- Although the flesh of the almaco jack is considered quality table fare, the species has been associated with ciguatera poisoning, a seldom fatal stomach irritation.
- The almaco jack is susceptible to tapeworm parasites in the caudal peduncle area, but the meat can be eaten safely if affected portions are cut away.
Sand perch (Diplectrum)
The sand perch is a small fish with an elongated, cylindrical-shaped body. Coloration is pale brown on the back and sides, becoming whitish on the belly, and there are several dark vertical bars or blotches on the side. There are also horizontal electric blue lines running across the head and body, as well as some orange and blue shading on the sides.
Sand perch have large mouths and sharp gill plates. The dorsal fin extends almost the entire length of the back, the pelvic fin is long and the back margin of the tail fin is concave.
Sand perch feed on small fish and crustaceans, mainly shrimp.
The sand perch is found in scattered areas of the western Atlantic. The range extends from North Carolina to Uruguay, but it is considered doubtful that sand perch occur in the western Caribbean or along the northern part of the South American coast.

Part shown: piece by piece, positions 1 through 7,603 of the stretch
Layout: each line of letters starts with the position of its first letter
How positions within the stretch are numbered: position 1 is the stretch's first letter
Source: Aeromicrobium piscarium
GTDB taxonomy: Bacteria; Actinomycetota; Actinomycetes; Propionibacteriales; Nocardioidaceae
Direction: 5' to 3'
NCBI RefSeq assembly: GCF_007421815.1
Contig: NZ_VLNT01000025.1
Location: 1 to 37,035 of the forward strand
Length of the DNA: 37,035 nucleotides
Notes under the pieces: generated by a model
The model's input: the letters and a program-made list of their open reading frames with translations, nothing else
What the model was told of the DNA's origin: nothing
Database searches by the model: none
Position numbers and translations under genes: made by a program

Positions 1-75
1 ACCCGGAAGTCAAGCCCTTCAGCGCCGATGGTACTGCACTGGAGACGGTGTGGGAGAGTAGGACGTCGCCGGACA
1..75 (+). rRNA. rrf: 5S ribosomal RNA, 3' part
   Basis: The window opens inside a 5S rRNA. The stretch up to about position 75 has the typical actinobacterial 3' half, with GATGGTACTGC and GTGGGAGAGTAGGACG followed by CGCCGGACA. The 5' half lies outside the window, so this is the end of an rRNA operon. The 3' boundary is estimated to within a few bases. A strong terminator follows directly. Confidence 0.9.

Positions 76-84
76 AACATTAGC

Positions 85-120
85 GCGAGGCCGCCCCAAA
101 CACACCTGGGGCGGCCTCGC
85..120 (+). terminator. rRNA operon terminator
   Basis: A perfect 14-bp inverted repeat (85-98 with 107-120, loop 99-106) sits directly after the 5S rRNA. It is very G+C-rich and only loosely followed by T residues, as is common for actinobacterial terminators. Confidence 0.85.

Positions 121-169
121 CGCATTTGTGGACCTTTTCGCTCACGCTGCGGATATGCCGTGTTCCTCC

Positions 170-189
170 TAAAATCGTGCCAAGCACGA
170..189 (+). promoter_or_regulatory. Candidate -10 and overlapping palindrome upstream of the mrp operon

Sand perch are a warm-water, mainly inshore species that inhabit bays, grassy areas along the coast and shallow banks. They are most frequently found over sandy bottoms, but occasionally can also be found over rocky bottoms. When offshore, they are associated with wrecks and reefs. They will also occasionally occupy deep channels.
Sand perch are a shy species that frequently hides when approached.
- Sand seatrout are closely related to the Atlantic coasts weakfish.
- The all-tackle world record for sand seatrout is a 2-pound, 3-ounce fish caught in Texas.